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challenges faced by people living with MS. Throughout the summer of 2009, different community groups can now register to hold their own lemonade stands. Ultimately, the National MS Society plans to collect over $15,000. It is a large goal, which is why we need your support. If you or someone you know is interested in holding a lemonade stand then visit msconnection.org/ stand or call 1-800344-4867 to register and receive the Stand Against MS toolkit. Adults and children like Saeje are helping to make a difference in the fight against MS. Join the movement today and help us move closer to a world free of MS.
take a Stand Against MS Who: National MS Society, key volunteers, group leaders, schools, churches and kids in the community What: Families and groups hosting lemonade stands with The Stand Against MS messaging to raise awareness and funds for the National MS Society Northern California Chapter When: Summer 2009 Where: Across 40 counties in Northern California Why: Raise awareness and fundraise to create a world free of MS How: Visit msconnection.org/stand to download your planning toolkit or call 1-800344-4867
For those of you who are active social networkers, come meet us online at our Facebook and Twitter pages. These are great ways to stay on top of the latest news coming out of the chapter and to ask questions and share information with other people in our MS community. Search for “National MS Society Northern California Chapter” on Facebook and you’ll find our fan page. You can also find us at www.twitter.com/MSNorthernCal.
Join the national MS Society’s
Be a part of a group of forward thinking people who know that the quest for a world free of MS must continue. The Lawry Circle honors donors who have informed the Society of their intention to help create a better future for people with MS through a gift from their will, trust, or estate plan. The Lawry Circle is named in honor of the Society’s Founder, Sylvia Lawry. Her motivation was to cure her brother Bernard of MS. Because of you, Sylvia’s work will continue. If you have included the Northern California Chapter in your estate plans, please inform the Society of your intentions by contacting Janelle Del Carlo, Executive Vice President at 415-230-6678 ext. 2001 or email@example.com.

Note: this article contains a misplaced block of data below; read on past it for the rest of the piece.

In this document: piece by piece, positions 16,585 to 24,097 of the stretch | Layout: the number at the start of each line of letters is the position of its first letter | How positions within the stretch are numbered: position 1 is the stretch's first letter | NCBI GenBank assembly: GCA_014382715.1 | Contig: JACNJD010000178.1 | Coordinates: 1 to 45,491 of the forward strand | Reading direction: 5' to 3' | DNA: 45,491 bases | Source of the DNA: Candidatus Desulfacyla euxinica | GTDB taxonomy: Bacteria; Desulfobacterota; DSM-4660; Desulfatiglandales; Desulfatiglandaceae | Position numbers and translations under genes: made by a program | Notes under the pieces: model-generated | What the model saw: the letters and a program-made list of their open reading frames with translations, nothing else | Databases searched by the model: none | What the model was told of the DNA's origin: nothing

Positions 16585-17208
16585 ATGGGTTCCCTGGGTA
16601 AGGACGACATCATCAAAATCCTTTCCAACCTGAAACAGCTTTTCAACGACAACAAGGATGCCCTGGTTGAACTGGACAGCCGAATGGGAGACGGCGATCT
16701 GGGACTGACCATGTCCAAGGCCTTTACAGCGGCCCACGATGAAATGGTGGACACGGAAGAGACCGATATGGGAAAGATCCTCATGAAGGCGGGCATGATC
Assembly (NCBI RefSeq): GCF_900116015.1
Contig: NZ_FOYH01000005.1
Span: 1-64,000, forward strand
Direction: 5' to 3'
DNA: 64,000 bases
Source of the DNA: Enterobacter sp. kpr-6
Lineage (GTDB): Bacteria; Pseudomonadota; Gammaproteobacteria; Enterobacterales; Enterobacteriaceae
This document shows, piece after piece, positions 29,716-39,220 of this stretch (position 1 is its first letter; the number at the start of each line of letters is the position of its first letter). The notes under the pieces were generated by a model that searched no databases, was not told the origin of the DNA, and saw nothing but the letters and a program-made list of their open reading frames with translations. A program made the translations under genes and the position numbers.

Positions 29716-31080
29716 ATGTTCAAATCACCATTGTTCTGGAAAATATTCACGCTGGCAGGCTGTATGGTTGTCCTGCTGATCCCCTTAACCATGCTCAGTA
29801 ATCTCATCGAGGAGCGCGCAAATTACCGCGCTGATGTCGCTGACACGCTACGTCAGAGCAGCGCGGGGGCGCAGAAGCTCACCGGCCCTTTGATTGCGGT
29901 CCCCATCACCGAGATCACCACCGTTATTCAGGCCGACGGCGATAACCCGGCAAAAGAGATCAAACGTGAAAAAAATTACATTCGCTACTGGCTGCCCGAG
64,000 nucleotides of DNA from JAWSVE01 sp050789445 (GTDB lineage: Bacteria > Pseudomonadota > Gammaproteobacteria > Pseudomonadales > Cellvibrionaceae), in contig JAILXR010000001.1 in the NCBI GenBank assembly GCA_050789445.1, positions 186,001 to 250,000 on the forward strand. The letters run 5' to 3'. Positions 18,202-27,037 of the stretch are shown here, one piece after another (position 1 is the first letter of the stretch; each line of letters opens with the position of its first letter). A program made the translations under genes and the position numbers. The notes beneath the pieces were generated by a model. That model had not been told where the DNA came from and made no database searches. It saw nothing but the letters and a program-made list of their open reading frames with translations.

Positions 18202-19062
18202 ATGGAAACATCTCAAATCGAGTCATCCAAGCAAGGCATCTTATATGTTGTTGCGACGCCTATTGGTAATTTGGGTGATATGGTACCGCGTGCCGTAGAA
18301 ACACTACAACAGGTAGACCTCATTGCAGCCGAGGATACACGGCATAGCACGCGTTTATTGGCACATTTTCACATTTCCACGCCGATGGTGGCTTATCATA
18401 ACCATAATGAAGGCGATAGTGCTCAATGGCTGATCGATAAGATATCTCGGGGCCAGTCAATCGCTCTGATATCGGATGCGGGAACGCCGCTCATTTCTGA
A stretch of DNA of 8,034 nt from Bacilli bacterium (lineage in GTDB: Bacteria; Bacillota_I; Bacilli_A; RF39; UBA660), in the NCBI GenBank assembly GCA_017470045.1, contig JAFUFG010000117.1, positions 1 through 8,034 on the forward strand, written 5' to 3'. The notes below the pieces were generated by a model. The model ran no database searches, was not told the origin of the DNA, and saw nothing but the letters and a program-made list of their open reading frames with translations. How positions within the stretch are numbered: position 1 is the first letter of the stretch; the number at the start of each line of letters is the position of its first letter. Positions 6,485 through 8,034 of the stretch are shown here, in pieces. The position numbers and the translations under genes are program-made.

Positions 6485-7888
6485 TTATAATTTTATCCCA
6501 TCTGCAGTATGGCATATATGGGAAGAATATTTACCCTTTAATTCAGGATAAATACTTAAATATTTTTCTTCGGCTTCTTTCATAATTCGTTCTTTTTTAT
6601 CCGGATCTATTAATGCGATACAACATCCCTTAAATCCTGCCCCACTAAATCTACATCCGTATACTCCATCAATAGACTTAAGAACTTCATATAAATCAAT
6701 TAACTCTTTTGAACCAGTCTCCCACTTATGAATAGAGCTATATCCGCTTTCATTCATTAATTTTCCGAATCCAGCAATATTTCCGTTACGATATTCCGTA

the Golden Circle
The Northern California Chapter has just launched a new program that recognizes donors who have demonstrated their commitment to the Cause, Care and Cure of multiple sclerosis. This program is our premier recognition program, designed for annual donors capable of making gifts of $1,000 or more. Members of the Golden Circle carry on a tradition from the Society’s founder, Sylvia Lawry, who raised $100,000 in 1946 from friends and family members to try to find an answer to the puzzle of this unpredictable disease. The Golden Circle will fund: Cause – Gifts to the Chapter’s Greatest Need enables us to dedicate money where the local community needs it more. Care – Gift to Local Programs and Services helps fund client programs that provide critical knowledge and improve the lives of those with MS to ensure independence and to optimize their quality of life. Cure – Gifts to Research support dedicated researchers who are seeking the cause, treatment and cure for MS. If you would like to learn more about supporting the Golden Circle, please contact Janelle del Carlo at (415) 230-6678 or visit msconnection.org/donate. TOLL FREE NUMBER 1 800 344 4867 13
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thank You For Making Walk MS 200